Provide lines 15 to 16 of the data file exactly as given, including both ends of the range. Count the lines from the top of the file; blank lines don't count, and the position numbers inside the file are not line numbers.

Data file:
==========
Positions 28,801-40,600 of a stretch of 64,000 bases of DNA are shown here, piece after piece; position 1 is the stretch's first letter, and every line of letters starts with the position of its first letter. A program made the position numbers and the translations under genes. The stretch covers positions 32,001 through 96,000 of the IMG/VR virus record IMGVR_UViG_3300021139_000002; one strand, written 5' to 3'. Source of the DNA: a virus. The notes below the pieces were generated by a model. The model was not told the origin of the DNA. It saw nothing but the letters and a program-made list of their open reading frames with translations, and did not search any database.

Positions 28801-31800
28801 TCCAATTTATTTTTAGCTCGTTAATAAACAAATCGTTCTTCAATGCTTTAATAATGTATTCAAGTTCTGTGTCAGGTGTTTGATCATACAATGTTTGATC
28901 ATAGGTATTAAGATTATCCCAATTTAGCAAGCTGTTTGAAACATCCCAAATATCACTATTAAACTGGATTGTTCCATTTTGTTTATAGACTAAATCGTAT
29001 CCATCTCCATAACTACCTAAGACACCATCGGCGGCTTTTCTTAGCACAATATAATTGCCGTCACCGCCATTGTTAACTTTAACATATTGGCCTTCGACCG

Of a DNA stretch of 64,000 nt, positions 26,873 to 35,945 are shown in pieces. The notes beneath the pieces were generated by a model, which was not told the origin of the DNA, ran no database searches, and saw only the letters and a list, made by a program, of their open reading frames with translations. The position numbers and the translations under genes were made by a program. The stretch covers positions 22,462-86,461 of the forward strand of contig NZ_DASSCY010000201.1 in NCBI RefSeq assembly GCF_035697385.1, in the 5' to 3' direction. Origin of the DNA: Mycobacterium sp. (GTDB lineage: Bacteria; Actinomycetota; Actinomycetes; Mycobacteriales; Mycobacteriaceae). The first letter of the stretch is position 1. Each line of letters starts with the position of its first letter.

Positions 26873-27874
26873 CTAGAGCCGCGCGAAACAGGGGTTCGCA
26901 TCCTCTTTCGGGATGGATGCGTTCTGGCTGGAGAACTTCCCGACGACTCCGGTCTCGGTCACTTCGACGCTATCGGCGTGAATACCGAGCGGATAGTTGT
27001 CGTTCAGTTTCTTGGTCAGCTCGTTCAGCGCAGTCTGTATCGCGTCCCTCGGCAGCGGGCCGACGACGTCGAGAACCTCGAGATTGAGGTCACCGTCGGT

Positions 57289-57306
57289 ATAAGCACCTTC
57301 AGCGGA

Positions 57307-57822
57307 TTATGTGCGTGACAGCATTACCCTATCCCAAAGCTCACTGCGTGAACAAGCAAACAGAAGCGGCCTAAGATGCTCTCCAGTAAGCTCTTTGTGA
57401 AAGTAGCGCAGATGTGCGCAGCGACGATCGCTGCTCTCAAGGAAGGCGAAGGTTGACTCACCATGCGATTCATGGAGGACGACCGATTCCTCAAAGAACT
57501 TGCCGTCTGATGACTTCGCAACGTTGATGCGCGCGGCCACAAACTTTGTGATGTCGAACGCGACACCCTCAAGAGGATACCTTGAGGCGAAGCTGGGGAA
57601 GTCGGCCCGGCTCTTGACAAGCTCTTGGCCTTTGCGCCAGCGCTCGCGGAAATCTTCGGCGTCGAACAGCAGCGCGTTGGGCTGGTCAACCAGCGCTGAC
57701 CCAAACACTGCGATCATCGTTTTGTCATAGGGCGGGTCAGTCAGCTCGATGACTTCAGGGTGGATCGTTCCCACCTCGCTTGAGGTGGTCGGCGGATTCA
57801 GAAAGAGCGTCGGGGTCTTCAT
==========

57307 TTATGTGCGTGACAGCATTACCCTATCCCAAAGCTCACTGCGTGAACAAGCAAACAGAAGCGGCCTAAGATGCTCTCCAGTAAGCTCTTTGTGA
57401 AAGTAGCGCAGATGTGCGCAGCGACGATCGCTGCTCTCAAGGAAGGCGAAGGTTGACTCACCATGCGATTCATGGAGGACGACCGATTCCTCAAAGAACT